The study of history is rather simple in its explanation. Research, investigate, analyze, discover, catalog, and teach about people, places, and events. Whether it deals with periods that predate the wheel to the most recent iPhone, history is like a 7-11. It happens anywhere, to anyone, and in the most incredible ways. Of course you’ve met a person who didn’t have at least one fascinating, incredible, sad, or funny story. A grandfather who tearfully shares his combat experiences. The Chinese shopkeeper who fled his homeland 40 years ago, because of persecution. A doctor who performed surgery on a President, after an assassination attempt. The child, who is now an old man, recounting how he watched man step on the moon. Walking history books are all around us, and you are one volume more.
|All I need now is a cheeseburger hotdog...|
|No bacon in the universe?!? KHANNNNNNN!!!!!|
Whether the event is personal in nature or it involves, literally, the whole country, we add another page to History’s records. It is sad to think that we find ourselves taking these moments for granted, with the entire world being a blur around us. I have tried to stop and savor the moment, realizing how important it will be to someone. There have been countless of moments in my life, which have stayed with me, and I hope that I won’t forget anytime soon. When I was young, it was the first memory of the Challenger exploding in 89, the Rodney King riots in LA, my grandfather’s death. As I grew older, it was signing my enlistment contract on 27AUG2001 and two weeks later, 9-11 unfolded. A year after boot camp, I’m flying over Montana on a C-9 and listening to President Bush address the nation on Operation Iraqi Freedom, about the start of the campaign. As I hear him over the speakers, I think to myself “I’m in a war…” The next month was incredible to say the least. There are many more events that you could either relate or top, but you get the point about living through history.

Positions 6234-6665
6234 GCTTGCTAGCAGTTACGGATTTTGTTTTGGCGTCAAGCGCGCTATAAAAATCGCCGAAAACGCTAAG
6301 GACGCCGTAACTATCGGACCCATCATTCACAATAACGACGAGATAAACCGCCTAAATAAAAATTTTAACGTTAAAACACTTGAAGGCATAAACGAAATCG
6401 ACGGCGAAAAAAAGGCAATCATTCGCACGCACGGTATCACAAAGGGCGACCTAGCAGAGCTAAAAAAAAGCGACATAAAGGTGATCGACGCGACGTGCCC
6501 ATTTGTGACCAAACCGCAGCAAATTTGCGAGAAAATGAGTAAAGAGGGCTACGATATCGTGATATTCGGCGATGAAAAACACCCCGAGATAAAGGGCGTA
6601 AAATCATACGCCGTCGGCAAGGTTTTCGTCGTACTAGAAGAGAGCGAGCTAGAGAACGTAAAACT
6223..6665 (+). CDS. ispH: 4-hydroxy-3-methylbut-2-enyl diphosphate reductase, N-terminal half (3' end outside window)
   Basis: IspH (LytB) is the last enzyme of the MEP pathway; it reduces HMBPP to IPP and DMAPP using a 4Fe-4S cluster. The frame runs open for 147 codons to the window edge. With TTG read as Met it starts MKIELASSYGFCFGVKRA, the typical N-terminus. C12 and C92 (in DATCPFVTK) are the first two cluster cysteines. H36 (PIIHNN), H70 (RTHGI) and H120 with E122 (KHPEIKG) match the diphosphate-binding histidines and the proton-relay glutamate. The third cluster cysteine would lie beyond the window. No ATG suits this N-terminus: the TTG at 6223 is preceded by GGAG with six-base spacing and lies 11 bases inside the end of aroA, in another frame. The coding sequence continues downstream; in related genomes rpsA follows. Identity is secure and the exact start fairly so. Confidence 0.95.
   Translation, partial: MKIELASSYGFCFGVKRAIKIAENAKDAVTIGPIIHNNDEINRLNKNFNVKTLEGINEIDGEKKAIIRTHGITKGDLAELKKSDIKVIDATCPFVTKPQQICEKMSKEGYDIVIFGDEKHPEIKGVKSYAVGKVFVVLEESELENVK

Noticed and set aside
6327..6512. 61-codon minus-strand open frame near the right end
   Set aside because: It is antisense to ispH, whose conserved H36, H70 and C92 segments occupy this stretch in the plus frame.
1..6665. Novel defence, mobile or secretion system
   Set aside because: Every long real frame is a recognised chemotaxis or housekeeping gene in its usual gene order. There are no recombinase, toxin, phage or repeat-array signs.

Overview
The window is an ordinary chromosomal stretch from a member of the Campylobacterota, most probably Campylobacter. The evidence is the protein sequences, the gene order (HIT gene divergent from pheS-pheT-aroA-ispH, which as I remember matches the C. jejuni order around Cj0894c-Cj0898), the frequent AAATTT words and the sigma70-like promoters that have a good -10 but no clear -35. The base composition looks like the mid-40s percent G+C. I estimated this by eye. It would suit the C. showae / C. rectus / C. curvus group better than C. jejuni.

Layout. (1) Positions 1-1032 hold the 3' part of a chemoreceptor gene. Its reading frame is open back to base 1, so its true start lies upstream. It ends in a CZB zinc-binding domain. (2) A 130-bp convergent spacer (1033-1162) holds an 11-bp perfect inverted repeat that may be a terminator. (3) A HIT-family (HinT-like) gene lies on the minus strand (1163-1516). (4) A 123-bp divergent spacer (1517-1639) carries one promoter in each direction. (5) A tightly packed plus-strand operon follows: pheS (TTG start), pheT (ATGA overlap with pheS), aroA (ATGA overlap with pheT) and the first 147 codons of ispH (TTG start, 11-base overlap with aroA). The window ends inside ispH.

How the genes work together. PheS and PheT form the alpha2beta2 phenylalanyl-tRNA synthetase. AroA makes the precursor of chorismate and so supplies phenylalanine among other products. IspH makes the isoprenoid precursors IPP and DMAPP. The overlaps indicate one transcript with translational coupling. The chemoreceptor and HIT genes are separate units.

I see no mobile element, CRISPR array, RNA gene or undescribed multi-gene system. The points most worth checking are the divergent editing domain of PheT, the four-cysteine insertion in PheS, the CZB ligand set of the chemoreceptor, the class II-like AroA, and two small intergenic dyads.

What I would like to encourage you folks and those in your lives, especially the younglings, is to be more aware of it. It’s one thing to rely on the video camera, internet, books, etc. another is for YOU to become these devices. Do you play music? Write a song about it. Are you a writer? A poem, book, or daily journal will do. Do you paint, draw, or take pictures? Capture it, for only you can give it life and share that moment with others who see it. I hope to one day have an ample library, with a whole wall dedicated to journals I’ve written, but I have to write. Use your imagination, be candid, and use a dictionary if necessary. Write every detail, take a picture at all angles, those moments won’t repeat themselves. (On a personal note: learn to write in cursive, using a fountain pen, it’s just beautiful. Again, it’s just me saying).
|Now to add the mining equipment...|
Just think of all the means that we have available to study history or save it for future generations, something not possible in the past. There are countless people who have understood the urgency of individuals, WWII veterans for example, whose stories have not been recorded. The Veteran’s History Project is one effort by the Library of Congress to save these “pages” of history, and that’s just in this country. Many of us, including me, have relatives in foreign countries whose memories of their area’s history are important. To be able to save those tales, with any related artifacts is just precious. I’m aware that there are limitations, or in the grand scheme of things, this world will pass and all that is in it. I have come to learn, however, that history has been a unique tool in showing me that there is design and sovereignty in our brief existence.